The National Party's proposing a new Primary Sector Visa to allow the primary industries to more easily bring in migrant labour.
Additionally, National also says it wants to extend the existing Recognised Seasonal Employer (RSE) scheme and also to extend the term of working holiday visas.
And the party's also seeking views on: "How can we make Immigration NZ more responsive and accessible to employers facing labour shortages?"
The proposals - which don't give great detail or outline what sorts of numbers of migrants would be involved - are outlined in National's Primary Sector Discussion Document, which leader Simon Bridges launched at Fieldays on Thursday.
"Farmers and growers are crying out for skilled labour but there isn’t enough workers to meet demand," Bridges said.
"Many are experiencing serious implications of food rotting because of a lack of labour stifling growth and will have to downsize. A solution is needed now."
Bridges said the Primary Sector Visa would "act as an avenue for skilled and experienced migrants to help get residence and build their futures here".
The discussion document says that with a fast growing primary sector meeting world food demands, it’s imperative we have the workforce to manage, develop and maintain New Zealand’s agricultural and horticultural businesses.
"Migrant populations have shown an ability to excel in our primary sector. New Zealand benefits from their contribution. They benefit from the opportunity to grow their skills and support their families. There could be an opportunity to create a new visa for the industry. The Primary Sector Visa (PSV) for example could be an avenue for skilled and experienced migrants to help get residence and build their futures here."
Separately, the document also talks about creation of a specific Agriculture Visa, but it gives no more detail than that.
On the RSE scheme, the document says this benefits New Zealand and the Pacific countries with additional income.
"Workers and their families benefit from getting ahead. We gain with additional jobs - for instance in the wine industry for every 2.5 RSE workers, 1 fulltime job is created in New Zealand. We recognise the increased demand for places under the scheme. We will expand the scheme subject to maximising Kiwi jobs and employers maintaining high standards."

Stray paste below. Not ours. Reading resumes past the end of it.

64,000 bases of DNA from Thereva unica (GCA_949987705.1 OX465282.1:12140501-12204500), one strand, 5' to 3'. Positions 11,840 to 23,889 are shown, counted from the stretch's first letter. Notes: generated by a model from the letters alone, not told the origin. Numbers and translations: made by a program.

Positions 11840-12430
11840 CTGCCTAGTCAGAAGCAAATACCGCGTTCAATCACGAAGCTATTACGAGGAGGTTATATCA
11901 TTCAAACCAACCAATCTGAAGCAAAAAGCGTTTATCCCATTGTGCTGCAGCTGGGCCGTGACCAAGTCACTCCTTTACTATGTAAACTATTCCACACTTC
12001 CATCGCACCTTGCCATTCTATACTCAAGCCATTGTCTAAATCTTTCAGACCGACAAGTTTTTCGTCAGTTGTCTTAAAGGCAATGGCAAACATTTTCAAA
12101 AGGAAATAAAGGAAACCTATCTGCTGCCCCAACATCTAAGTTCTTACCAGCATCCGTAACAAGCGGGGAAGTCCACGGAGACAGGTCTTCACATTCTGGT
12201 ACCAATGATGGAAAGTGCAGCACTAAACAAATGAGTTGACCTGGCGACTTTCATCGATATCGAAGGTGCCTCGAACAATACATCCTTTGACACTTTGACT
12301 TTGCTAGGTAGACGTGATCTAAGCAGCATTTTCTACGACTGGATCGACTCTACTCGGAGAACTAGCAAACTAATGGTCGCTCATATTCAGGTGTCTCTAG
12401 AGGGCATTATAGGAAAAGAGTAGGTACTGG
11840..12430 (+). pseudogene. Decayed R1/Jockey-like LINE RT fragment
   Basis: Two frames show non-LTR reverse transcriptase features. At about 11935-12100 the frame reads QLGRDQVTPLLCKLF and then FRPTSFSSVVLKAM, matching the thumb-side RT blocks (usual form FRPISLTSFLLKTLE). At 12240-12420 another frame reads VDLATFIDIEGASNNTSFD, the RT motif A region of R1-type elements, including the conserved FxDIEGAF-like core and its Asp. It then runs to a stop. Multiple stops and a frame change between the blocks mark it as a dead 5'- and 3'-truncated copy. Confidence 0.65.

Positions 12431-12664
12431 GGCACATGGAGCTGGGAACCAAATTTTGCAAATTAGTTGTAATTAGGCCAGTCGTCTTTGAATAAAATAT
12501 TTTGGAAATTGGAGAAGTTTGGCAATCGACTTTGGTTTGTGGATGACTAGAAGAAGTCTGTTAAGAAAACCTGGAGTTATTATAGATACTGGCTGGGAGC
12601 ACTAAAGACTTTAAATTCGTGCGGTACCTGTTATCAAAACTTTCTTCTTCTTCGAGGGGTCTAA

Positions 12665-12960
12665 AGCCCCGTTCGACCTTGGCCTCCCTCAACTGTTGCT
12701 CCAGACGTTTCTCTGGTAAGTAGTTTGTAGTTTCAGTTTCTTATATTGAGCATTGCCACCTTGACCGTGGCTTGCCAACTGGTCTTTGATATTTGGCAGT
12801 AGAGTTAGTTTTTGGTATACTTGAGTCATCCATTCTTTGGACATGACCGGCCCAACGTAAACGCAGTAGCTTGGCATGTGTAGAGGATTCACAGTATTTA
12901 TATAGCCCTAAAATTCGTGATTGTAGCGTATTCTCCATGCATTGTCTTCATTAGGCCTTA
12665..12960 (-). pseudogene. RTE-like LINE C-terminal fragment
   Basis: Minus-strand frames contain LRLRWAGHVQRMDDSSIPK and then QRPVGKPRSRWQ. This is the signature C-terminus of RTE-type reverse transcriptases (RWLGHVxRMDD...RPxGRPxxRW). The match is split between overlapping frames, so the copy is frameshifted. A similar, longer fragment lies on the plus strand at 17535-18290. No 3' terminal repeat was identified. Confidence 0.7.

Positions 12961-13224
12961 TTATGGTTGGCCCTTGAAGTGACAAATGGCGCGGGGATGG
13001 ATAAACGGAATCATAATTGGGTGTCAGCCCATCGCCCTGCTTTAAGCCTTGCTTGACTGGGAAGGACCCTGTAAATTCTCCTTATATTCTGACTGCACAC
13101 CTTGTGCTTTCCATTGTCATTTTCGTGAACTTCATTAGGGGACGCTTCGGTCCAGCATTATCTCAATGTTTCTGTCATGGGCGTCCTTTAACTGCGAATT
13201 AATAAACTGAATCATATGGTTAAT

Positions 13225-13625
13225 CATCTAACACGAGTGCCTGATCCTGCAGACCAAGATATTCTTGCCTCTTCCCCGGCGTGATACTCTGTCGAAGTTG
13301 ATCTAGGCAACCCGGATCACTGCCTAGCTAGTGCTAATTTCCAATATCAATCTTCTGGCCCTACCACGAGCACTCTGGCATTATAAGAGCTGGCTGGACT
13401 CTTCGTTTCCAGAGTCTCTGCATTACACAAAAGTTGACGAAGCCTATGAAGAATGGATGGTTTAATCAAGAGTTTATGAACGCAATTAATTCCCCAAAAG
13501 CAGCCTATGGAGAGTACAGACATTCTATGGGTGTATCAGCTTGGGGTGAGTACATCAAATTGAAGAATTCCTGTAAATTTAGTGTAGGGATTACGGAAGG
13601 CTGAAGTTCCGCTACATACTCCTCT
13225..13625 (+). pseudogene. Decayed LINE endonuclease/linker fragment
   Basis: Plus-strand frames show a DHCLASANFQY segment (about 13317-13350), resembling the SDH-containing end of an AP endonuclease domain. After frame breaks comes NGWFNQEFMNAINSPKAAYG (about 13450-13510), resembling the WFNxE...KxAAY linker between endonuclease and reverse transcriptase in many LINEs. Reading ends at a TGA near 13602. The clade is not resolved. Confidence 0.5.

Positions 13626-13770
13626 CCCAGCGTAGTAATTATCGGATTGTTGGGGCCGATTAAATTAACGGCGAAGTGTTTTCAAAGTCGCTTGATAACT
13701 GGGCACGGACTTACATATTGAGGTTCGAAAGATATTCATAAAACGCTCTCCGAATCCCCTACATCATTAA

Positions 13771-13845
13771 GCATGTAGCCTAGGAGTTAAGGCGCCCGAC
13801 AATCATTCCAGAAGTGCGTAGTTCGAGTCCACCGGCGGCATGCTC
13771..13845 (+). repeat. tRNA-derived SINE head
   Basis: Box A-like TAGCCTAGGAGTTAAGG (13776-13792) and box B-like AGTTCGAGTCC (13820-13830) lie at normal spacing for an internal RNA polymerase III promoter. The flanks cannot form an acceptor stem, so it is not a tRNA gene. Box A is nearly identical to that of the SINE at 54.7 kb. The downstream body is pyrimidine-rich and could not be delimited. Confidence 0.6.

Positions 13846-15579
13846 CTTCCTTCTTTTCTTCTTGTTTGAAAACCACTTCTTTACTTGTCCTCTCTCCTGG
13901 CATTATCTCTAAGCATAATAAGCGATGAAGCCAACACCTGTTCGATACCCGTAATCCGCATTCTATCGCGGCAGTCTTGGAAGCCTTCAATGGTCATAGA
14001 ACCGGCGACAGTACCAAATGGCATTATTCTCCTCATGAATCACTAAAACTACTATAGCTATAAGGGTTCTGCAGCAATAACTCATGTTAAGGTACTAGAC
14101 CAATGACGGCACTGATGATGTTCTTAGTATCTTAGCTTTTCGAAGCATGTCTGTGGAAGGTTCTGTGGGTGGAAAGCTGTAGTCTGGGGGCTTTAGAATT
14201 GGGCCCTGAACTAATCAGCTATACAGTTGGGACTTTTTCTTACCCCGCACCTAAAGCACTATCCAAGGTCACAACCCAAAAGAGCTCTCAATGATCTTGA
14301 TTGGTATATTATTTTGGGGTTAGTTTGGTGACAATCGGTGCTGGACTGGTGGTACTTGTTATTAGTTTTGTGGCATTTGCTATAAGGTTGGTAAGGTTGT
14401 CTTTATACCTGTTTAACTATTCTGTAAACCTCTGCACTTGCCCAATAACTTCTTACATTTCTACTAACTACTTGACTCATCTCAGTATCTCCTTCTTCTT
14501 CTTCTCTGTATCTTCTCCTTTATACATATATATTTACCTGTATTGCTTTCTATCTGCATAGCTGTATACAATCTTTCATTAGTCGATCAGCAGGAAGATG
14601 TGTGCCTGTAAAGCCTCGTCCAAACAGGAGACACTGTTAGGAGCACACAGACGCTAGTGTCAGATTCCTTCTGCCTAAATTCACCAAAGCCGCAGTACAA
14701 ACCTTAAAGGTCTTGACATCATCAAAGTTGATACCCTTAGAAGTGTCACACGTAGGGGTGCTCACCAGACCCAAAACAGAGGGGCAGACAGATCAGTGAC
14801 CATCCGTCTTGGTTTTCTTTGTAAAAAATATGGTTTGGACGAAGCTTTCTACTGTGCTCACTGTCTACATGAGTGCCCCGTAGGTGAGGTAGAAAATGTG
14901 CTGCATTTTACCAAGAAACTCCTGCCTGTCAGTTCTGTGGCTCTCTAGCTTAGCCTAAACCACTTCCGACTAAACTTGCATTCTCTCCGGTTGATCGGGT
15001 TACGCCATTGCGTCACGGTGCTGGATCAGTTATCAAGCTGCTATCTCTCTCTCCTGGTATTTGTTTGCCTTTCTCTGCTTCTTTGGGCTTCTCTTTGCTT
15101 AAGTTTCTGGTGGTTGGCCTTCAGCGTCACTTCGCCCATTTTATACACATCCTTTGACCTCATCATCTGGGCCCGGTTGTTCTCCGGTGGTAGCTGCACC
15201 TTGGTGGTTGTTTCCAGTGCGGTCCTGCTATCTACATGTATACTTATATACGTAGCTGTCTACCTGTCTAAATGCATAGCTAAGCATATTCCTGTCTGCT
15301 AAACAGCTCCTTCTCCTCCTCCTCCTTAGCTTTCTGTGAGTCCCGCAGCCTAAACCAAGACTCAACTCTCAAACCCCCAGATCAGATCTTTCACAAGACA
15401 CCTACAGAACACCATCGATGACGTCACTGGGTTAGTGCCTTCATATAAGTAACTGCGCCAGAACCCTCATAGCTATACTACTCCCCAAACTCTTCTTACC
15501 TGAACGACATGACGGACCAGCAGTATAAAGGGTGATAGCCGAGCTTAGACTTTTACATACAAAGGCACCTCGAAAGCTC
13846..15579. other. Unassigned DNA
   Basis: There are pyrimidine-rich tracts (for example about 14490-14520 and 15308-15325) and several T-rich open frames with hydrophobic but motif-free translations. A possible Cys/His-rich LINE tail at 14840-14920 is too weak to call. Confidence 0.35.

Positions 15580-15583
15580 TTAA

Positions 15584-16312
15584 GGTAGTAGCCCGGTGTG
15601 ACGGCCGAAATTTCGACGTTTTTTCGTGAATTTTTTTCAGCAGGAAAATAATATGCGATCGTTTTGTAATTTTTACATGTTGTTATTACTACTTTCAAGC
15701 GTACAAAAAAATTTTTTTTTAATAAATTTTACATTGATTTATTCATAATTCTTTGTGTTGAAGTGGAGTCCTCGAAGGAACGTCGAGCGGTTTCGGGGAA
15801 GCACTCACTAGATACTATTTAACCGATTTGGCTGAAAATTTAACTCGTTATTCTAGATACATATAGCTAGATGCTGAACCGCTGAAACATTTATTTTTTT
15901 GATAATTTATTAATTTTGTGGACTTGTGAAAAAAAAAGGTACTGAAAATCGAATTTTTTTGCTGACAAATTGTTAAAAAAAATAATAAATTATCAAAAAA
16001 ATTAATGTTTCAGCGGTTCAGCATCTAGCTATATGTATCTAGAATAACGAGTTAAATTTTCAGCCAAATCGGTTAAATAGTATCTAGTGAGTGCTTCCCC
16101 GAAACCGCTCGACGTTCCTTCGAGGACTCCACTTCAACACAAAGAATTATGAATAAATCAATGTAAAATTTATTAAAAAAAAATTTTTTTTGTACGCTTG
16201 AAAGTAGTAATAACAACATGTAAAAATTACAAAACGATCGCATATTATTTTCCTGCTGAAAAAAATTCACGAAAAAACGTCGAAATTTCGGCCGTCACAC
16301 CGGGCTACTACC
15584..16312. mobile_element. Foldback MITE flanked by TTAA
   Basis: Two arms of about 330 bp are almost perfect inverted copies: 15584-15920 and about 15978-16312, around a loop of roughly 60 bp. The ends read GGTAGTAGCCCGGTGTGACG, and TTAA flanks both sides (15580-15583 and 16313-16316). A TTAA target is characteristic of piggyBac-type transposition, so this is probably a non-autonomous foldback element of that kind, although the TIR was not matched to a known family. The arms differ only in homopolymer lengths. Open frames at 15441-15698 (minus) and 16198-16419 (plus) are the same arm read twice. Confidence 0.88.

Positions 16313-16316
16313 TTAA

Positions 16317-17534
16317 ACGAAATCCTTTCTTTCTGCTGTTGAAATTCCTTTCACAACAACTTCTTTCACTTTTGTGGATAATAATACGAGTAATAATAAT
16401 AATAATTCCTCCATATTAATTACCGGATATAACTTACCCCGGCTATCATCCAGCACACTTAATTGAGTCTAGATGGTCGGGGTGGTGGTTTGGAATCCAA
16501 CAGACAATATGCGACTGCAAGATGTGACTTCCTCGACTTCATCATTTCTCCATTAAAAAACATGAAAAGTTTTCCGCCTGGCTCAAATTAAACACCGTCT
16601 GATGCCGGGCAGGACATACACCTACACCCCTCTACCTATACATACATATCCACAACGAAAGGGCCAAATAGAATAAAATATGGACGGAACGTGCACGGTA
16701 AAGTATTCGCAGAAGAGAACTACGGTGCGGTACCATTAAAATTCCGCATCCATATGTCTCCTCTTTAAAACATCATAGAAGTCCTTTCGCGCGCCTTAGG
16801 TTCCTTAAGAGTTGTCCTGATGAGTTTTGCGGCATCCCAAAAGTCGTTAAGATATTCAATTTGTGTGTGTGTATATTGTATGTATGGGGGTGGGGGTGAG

The document is also seeking views from readers of it on whether the RSE scheme be expanded to allow African and American continents to apply and also whether the RSE scheme should be extended to a nine month placement, such as specific dairy farming placements.
And on the subject of extended working holiday visas the document says we have a number of working holiday visa schemes including many with South American countries.
"These schemes are an opportunity to broaden the primary sector workforce base and for these countries to benefit from students returning with greater agriculture skills and knowledge. There has been a significant reduction in the number of workers on working holiday visas. There is an opportunity to increase the caps and extend to Central and Eastern Europe."
Federated Farmers welcomed the discussion document, saying there were some "useful policy ideas" in it.
Federated Farmers Dairy chair and immigration spokesperson Chris Lewis noted that National had picked up on "serious and persistent sector concerns" with its request for feedback in the discussion document on how to make Immigration NZ more responsive and accessible to employers facing labour shortages.
"For example, complaints about the delays in processing visas for migrant workers desperately needed in our primary industries aren’t being addressed with sufficient vigour. It also seems clear that the student education, hospitality, retail and rest home care sectors are feeling similarly frustrated."
He said Federated Farmers’ biggest issue is that almost all dairy farm worker visas are now only for 12 months.
"We see longer visas of two or three years as far less bureaucratic and costly at a time of worker shortages. If we moved to this, it would be a reduced workload for Immigration NZ, which would help with their backlog."